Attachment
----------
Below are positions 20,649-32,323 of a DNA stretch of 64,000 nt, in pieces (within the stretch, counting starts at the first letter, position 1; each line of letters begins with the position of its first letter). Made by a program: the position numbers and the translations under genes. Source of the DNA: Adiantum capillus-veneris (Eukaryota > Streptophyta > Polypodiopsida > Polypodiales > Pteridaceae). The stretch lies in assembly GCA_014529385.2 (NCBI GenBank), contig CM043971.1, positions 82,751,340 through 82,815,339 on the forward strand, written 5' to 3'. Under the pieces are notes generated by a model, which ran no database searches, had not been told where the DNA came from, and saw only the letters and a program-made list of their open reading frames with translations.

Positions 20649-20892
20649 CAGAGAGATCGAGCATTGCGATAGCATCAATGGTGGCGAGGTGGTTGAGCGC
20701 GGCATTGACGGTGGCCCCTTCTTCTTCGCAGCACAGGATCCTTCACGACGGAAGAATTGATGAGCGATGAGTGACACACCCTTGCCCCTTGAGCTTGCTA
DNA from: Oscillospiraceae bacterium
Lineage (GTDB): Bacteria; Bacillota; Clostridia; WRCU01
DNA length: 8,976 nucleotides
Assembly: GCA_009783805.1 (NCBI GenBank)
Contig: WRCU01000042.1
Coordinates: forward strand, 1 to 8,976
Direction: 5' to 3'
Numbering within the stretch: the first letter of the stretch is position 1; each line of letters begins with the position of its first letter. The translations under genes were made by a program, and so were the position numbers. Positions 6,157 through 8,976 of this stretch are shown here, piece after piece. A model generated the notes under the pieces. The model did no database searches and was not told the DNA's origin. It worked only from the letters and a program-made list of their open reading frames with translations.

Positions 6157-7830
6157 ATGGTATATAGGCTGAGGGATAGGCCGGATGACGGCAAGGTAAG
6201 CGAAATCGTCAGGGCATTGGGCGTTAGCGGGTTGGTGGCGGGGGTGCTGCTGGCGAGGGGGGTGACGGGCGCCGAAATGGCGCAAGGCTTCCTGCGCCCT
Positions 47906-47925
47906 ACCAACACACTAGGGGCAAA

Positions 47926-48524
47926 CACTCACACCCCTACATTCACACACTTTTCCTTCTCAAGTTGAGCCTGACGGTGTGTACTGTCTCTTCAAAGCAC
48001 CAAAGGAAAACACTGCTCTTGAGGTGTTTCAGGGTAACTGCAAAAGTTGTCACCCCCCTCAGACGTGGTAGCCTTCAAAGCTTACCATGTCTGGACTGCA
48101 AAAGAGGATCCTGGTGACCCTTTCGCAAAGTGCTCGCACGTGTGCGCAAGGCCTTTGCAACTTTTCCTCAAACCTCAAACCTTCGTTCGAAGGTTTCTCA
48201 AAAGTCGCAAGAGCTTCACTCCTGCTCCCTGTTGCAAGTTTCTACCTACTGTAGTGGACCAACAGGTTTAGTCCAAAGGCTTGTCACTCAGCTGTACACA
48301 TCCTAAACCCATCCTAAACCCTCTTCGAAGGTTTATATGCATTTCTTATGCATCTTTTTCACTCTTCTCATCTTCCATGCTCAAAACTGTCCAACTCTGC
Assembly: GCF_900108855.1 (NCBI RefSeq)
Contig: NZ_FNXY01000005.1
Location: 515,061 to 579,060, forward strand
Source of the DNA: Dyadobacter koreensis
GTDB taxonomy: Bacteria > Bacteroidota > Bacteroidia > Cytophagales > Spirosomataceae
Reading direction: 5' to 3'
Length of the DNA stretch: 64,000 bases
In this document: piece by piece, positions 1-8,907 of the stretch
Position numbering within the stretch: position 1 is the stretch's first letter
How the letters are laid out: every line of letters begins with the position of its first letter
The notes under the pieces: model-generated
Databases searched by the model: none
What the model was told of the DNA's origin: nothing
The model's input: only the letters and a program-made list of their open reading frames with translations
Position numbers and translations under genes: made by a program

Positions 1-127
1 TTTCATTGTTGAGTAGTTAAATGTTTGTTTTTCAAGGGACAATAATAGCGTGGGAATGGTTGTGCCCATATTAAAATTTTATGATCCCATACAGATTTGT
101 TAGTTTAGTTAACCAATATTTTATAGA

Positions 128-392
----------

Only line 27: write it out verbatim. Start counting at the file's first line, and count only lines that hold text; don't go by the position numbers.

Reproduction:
Source of the DNA: Dyadobacter koreensis